Internet-enabled intranets started to pop up at this time. SharePoint was a pretty consistent landing spot for this functionality, and it permitted companies to allow a central location to get to most Web-based applications. BlackBerry was also popular at this time and it seemed like just about everyone had one. IPhones were starting to gain momentum, but would really come to fruition in the latest phase of the evolution. Overall, the ability to communicate with people at work while not physically located on premises exploded at this time and it made the concept of working from home a clear reality.

The Cloud Today: The Present and Future ... With Reservations

Today, the cloud is the present and the future. This would have been considered a bold statement a few years ago; now it just seems factually accurate. In fact, cloud platform providers have gotten so good that it's easy to wonder why there are still so many companies that aren't using the cloud (as of 2013, only 54 percent of organizations were using a public or private cloud). Many providers' systems are so well tuned that the cost savings are substantial. That alone makes the switch worthwhile for many companies, but it's the perks and features that come with being cloud enabled that set companies apart.

Historically, IT was the group that put up walls, slowed groups down or flat out put the brakes on cloud projects. Now it's this group that's becoming true business enablers. Previous to the cloud, when a business had an application or process that they wanted to implement, it would take weeks or months to get the infrastructure in place before development could even begin. Once development took place, there was always red tape or stoppages in work to follow risk-averse processes. Now with a truly cloud-enabled company, those risks no longer exist. The business can have an idea and potentially start working on it right away. Companies focused on speed to delivery or innovation love this work style, as it provides a real advantage over the competition.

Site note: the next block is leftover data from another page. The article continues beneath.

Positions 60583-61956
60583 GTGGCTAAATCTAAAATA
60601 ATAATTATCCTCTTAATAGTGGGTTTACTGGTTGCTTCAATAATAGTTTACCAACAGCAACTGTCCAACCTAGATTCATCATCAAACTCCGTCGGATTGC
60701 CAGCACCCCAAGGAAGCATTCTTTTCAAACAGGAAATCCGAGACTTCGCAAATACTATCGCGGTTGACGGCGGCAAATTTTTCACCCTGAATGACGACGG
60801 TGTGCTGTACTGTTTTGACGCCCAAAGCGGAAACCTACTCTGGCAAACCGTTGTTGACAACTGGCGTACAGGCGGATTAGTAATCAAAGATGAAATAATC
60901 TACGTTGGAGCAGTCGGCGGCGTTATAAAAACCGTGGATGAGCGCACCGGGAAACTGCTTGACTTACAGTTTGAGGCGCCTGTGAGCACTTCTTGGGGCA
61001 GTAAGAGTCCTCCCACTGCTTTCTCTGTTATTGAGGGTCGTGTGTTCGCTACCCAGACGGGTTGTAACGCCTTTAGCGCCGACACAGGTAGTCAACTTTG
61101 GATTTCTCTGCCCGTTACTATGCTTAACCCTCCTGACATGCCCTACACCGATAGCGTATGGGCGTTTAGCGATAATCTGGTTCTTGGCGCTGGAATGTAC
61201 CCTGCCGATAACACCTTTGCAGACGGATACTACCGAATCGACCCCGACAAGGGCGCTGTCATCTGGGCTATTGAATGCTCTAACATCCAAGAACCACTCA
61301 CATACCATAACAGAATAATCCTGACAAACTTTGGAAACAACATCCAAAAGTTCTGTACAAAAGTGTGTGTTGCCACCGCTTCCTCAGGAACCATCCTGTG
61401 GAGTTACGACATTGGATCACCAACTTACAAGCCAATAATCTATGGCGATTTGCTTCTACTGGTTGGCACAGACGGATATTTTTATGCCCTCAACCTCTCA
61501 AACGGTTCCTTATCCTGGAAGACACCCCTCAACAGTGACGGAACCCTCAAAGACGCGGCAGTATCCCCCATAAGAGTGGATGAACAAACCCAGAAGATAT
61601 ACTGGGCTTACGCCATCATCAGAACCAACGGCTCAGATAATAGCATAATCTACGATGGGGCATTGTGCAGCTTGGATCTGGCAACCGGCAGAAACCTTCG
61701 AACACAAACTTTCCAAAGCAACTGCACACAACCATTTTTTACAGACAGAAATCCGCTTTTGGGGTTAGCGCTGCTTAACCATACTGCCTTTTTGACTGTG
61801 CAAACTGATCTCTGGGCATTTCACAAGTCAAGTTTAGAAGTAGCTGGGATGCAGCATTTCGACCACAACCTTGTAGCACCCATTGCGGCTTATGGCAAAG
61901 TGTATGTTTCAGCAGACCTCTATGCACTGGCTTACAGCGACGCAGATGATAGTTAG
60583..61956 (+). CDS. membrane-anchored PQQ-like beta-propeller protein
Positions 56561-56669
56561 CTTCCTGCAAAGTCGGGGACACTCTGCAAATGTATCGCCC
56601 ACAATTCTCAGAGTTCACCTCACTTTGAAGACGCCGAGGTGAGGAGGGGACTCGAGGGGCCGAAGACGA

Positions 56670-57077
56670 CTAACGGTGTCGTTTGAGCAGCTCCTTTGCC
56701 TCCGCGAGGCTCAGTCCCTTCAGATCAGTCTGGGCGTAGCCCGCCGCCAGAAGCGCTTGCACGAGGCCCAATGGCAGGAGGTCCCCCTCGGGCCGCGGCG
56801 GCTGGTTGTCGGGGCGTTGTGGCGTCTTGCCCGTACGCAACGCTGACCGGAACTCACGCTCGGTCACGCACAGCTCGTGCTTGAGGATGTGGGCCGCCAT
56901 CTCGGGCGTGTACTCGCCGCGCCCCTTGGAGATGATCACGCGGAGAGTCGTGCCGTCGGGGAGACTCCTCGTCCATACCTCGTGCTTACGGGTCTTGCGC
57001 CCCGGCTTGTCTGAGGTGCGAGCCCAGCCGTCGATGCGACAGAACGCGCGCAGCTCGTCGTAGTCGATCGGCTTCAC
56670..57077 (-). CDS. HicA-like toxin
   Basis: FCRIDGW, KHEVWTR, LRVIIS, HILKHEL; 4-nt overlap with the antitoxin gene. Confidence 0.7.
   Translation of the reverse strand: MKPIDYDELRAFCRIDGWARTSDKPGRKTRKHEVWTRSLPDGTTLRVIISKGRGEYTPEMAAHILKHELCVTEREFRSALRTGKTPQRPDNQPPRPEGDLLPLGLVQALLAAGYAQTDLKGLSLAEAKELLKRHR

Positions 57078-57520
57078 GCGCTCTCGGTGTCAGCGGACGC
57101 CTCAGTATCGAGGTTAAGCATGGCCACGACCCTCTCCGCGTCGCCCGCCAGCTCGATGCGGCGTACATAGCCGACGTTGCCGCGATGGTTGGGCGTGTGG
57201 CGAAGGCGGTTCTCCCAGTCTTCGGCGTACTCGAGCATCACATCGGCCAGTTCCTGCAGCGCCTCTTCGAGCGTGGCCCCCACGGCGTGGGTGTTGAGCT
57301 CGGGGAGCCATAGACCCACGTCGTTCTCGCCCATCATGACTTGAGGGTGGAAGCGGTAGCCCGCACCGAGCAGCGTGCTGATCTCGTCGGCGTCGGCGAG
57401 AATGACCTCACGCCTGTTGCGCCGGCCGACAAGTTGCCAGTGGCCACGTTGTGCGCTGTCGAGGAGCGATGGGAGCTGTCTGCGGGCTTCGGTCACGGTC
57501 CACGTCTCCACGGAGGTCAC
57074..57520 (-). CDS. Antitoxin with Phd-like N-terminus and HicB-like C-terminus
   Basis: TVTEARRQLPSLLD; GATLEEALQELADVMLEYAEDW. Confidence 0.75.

But with all these advantages, there are still some reservations about cloud computing. Security is still a major sticking point for many executives. Performance, cost and compliance can also be concerns. Plus, there are still many decision makers who just aren't quite ready to embrace this technology.

The Cloud of the Future

Moving to the cloud truly enables workers and companies to be agile and adapt to what the work environment throws their way. Processes can be simplified, communication channels move away from solely email to better tools, data integration is now real time and the possibilities are endless. On top of those benefits is the fact that the way you work is catching up to the way you act at home. Tablets and mobile devices are now a norm at work, and for many people, they're just as able to work from their kitchen table as from the office. The cloud is still changing and it will be very interesting to see what new benefits appear in the coming years. I, for one, am also curious to see what will happen to the companies that continue to opt out.